Normativa UEOct. 2, 2013
UE: modifican límites máximos de residuos para thiacloprid en espinacas y similares
Based on the risk assessment results EFSA concludes that the intended use of thiacloprid on spinach and beet leaves will not result in a consumer exposure exceeding the toxicological reference values and therefore is unlikely to pose a public health concern.
© European Food Safety Authority, 2013
In accordance with Article 6 of Regulation (EC) No 396/2005, Belgium, hereafter referred to as the evaluating Member State (EMS), compiled an application to modify the existing MRLs for the active substance thiacloprid in spinach and similar leaves crop group. In order to accommodate the intended indoor and outdoor uses of thiacloprid in Belgium, the EMS proposed to raise the existing MRLs for thiacloprid in spinach and similar leaves group or only in spinach and beet leaves to 0.15 mg/kg. Belgium drafted an evaluation report in accordance with Article 8 of Regulation (EC) No 396/2005, which was submitted to the European Commission and forwarded to EFSA on 2 July 2013.
The toxicological profile of thiacloprid was assessed under the peer review and the data were sufficient to conclude on an ADI value of 0.01 mg/kg bw per day and an ARfD of 0.03 mg/kg bw.
The metabolism of thiacloprid in plants was investigated in three crop groups and the residue definition for risk assessment and enforcement was established as parent thiacloprid. These residue definitions are applicable also to the crops under consideration.
EFSA concludes that the submitted supervised residue trials data on lettuce are not sufficient to support the residue data extrapolation to the whole group of spinach and similar leaves. Alternatively, the EMS proposed to extrapolate four outdoor residue trials data on open leaf lettuce to spinach and beet leaves only. Although this extrapolation is not explicitly mentioned in the European guidance document, EFSA is of the opinion that the proposal is acceptable, considering the morphological similarities between spinach/beet leaves and open leave varieties of lettuce and taking into account that spinach and beet leaves are minor crops. Thus, a MRL proposal of 0.15 mg/kg is derived. Adequate analytical enforcement methods are available to control the residues of thiacloprid in spinach and beet leaves.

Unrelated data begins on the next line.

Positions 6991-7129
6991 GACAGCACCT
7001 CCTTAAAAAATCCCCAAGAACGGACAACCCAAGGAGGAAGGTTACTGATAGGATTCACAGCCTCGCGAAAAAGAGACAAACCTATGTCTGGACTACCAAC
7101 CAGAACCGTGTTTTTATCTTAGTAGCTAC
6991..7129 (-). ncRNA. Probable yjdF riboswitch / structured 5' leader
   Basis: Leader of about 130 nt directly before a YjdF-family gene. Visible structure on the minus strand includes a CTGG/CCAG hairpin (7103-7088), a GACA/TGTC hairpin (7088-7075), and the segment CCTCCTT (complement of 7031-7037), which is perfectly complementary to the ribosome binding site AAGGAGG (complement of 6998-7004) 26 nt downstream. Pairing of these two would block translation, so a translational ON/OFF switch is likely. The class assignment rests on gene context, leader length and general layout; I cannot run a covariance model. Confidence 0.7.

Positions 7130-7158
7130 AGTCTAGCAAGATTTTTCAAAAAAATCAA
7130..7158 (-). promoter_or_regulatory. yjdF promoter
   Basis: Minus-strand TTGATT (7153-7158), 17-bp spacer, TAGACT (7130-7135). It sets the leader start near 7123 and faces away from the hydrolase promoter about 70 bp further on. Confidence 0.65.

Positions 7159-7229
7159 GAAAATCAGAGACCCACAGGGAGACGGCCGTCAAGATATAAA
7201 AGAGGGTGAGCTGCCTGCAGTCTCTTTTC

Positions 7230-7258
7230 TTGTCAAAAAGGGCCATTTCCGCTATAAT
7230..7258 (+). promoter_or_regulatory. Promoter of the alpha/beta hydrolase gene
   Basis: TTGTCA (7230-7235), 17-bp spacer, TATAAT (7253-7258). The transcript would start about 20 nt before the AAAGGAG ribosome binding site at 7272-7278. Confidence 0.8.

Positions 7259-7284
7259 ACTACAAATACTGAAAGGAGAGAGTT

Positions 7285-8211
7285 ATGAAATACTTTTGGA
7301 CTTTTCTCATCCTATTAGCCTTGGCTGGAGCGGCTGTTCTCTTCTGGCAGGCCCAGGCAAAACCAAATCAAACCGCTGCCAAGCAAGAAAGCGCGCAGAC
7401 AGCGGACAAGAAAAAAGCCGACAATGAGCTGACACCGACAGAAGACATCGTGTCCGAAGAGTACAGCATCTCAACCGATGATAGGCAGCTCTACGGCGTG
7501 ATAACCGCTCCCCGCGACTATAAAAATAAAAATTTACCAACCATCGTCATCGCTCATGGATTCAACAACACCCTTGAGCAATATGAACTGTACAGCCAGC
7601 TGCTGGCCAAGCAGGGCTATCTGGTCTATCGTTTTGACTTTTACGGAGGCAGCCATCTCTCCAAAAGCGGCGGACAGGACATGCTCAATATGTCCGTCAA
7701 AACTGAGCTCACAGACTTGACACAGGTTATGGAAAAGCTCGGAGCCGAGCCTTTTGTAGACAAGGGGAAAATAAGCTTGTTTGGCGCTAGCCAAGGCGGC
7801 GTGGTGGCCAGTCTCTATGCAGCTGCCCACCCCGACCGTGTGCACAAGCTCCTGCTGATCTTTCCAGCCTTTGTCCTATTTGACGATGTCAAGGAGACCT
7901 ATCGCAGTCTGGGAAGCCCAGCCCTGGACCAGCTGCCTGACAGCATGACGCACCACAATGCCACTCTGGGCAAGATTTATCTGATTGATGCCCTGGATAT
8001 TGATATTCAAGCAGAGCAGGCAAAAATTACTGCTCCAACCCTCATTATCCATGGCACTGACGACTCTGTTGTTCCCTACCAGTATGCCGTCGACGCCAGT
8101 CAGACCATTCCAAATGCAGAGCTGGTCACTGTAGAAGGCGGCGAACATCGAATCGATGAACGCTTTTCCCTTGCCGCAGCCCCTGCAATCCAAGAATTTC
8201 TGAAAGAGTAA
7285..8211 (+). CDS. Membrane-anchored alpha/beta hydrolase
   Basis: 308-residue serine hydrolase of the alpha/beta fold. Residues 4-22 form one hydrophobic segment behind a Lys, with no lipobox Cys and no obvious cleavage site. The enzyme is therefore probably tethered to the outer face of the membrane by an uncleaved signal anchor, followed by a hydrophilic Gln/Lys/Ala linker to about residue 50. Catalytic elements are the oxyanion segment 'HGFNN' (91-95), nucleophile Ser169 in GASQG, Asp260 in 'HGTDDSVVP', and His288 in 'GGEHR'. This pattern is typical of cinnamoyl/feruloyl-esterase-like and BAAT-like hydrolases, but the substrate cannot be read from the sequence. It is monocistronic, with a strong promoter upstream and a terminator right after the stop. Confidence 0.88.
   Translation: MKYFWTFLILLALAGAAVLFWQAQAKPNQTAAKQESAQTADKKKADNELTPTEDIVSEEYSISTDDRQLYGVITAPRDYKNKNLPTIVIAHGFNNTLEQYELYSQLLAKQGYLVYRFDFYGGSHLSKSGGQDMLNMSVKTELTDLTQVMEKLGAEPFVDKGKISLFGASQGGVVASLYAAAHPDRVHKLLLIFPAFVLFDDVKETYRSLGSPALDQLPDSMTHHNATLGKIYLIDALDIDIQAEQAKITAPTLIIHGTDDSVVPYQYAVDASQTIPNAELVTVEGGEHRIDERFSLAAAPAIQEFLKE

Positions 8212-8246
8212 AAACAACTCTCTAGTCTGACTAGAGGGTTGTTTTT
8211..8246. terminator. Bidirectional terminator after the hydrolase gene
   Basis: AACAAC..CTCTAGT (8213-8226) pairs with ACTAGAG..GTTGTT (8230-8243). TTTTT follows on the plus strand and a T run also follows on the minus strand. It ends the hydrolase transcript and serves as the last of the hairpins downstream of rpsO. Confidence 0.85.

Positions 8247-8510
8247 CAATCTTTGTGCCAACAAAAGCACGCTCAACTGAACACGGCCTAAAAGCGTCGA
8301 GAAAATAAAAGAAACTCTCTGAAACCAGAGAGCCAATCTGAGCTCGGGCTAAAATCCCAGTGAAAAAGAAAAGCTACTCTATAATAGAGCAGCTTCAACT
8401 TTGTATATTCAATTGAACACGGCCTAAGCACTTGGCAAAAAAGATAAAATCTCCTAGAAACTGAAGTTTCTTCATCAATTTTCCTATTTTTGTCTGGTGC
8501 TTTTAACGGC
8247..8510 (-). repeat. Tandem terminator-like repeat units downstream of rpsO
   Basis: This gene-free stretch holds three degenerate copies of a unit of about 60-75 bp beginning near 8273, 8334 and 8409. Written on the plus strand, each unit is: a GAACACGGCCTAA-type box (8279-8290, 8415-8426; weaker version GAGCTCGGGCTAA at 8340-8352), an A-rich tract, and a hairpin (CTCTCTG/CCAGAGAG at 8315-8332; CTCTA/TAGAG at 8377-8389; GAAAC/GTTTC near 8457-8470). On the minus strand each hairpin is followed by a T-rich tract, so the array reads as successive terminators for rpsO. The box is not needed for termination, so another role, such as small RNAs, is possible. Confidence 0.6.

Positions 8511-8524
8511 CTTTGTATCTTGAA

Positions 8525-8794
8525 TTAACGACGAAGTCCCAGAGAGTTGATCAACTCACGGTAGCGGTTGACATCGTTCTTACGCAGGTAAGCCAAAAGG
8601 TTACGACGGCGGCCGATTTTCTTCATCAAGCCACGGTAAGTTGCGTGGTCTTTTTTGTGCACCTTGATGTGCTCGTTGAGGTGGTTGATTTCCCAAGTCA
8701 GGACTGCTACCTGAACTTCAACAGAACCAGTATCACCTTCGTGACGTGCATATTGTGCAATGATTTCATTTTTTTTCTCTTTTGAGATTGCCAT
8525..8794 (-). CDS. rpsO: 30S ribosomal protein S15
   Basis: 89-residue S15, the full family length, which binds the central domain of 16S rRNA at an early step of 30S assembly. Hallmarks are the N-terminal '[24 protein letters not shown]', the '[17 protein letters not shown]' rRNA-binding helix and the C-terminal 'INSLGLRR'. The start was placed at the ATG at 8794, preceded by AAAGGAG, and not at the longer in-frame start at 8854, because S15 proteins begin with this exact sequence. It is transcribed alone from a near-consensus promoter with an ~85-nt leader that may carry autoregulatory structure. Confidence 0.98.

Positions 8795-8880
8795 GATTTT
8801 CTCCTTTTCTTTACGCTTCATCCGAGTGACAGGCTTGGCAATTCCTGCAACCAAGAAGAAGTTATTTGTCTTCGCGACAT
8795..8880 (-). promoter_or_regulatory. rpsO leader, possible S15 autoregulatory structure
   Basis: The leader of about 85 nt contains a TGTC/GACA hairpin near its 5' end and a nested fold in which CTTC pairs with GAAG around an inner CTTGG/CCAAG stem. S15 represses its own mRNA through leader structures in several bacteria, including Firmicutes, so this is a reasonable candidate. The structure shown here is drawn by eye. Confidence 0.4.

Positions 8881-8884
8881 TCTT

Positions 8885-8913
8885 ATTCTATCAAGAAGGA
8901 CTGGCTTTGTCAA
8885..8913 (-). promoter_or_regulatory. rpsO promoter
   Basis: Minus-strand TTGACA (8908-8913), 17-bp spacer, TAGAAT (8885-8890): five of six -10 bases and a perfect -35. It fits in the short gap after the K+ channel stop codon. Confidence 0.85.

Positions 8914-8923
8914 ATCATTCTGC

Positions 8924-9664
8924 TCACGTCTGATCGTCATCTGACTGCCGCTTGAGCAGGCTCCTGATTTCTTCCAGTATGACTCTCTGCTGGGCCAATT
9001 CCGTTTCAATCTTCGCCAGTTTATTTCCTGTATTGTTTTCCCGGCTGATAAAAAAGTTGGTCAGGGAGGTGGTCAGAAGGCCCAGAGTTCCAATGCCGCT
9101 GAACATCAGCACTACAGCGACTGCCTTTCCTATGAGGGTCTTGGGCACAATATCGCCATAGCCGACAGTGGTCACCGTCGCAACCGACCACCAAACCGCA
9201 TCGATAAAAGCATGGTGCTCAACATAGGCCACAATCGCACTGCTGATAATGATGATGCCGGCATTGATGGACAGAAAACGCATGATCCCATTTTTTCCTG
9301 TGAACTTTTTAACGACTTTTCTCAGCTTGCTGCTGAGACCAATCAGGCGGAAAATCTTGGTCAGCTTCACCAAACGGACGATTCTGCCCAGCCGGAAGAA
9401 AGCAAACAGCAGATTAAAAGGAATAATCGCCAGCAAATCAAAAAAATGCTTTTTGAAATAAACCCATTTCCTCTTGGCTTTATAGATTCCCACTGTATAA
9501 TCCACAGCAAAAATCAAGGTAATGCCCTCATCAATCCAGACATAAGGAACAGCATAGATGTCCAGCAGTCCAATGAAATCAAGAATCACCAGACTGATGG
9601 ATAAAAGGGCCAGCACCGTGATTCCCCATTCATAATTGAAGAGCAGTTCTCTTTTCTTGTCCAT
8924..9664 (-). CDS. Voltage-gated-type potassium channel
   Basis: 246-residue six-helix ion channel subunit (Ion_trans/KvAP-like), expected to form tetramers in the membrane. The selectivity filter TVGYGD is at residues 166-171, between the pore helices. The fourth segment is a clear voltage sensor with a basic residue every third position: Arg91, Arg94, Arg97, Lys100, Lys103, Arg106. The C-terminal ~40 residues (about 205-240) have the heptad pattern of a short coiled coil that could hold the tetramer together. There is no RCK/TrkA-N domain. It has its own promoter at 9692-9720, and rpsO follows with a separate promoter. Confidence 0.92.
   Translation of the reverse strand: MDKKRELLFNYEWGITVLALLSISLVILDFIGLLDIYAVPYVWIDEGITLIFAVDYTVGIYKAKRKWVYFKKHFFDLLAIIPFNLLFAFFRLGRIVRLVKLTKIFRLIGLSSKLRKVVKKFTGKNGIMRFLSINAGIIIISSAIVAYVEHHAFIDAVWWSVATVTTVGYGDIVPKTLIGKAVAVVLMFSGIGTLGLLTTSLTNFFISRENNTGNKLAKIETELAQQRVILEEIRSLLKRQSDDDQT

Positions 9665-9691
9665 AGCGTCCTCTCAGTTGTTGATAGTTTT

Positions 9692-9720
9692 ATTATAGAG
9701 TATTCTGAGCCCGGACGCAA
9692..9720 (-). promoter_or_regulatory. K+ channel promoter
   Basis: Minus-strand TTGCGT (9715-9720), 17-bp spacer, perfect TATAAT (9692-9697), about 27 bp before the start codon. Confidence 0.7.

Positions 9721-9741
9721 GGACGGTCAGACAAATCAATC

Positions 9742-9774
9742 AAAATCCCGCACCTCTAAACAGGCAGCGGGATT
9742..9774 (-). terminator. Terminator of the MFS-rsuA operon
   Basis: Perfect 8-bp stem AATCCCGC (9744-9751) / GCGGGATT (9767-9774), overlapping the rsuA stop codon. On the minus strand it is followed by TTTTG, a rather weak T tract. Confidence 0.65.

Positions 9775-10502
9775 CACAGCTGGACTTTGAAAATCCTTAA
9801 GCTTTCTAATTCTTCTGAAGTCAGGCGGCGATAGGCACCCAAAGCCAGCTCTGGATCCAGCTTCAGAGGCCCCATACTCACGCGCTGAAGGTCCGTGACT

The effect of processing on the nature of thiacloprid was investigated in the framework of the peer review. Thiacloprid was stable under typical processing conditions. Thus, for processed commodities the same residue definition as for raw agricultural commodities is applicable. Specific processing studies with spinach or beet leaves have not been submitted in the framework of the current application. Given the low individual contribution of residues in these crops to the total consumer exposure, such studies are not explicitly required.
The metabolism of thiacloprid in rotational crops proceeds in a similar pathway as in primary crops and thus the same residue definitions are applicable. The results of the rotational crop metabolism study indicate that significant thiacloprid residues are unlikely to occur in rotational/succeeding crops, provided that thiacloprid on spinach and beet leaves is used according to the intended GAP.
Spinach and beet leaves are not fed to livestock and therefore the nature and magnitude of thiacloprid residues in livestock was not assessed in the framework of this application.
The consumer risk assessment was performed with revision 2 of the EFSA Pesticide Residues Intake Model (PRIMo). To calculate the chronic exposure from residues in spinach and beet leaves, EFSA used the median residue value as derived from the residue trials on lettuce. For several other crops the risk assessment values were available to refine the exposure calculation. For the remaining commodities of plant and animal origin, the existing MRLs as established in Regulation (EC) No 396/2005 were used as input values. The acute exposure assessment was performed only with regard to spinach and beet leaves.
No long-term consumer intake concerns were identified for any of the European diets incorporated in the EFSA PRIMo. The total calculated intake accounted for up to 77% of the ADI (DE child diet). The contribution of residues in spinach and beet leaves to the total consumer exposure accounted for a maximum of 0.25% (FR toddler diet) and 0.03% (ES child diet) of the ADI, respectively.
No acute consumer risk was identified in relation to the intended use of thiacloprid on spinach and beet leaves. The calculated maximum exposure was 4.5% ARfD for spinach and 3.5% ARfD for beet leaves.
EFSA concludes that the intended use of thiacloprid on spinach and beet leaves will not result in a consumer exposure exceeding the toxicological reference values and therefore is unlikely to pose a public health concern.
Thus EFSA proposes to amend the existing MRLs as reported in the summary table.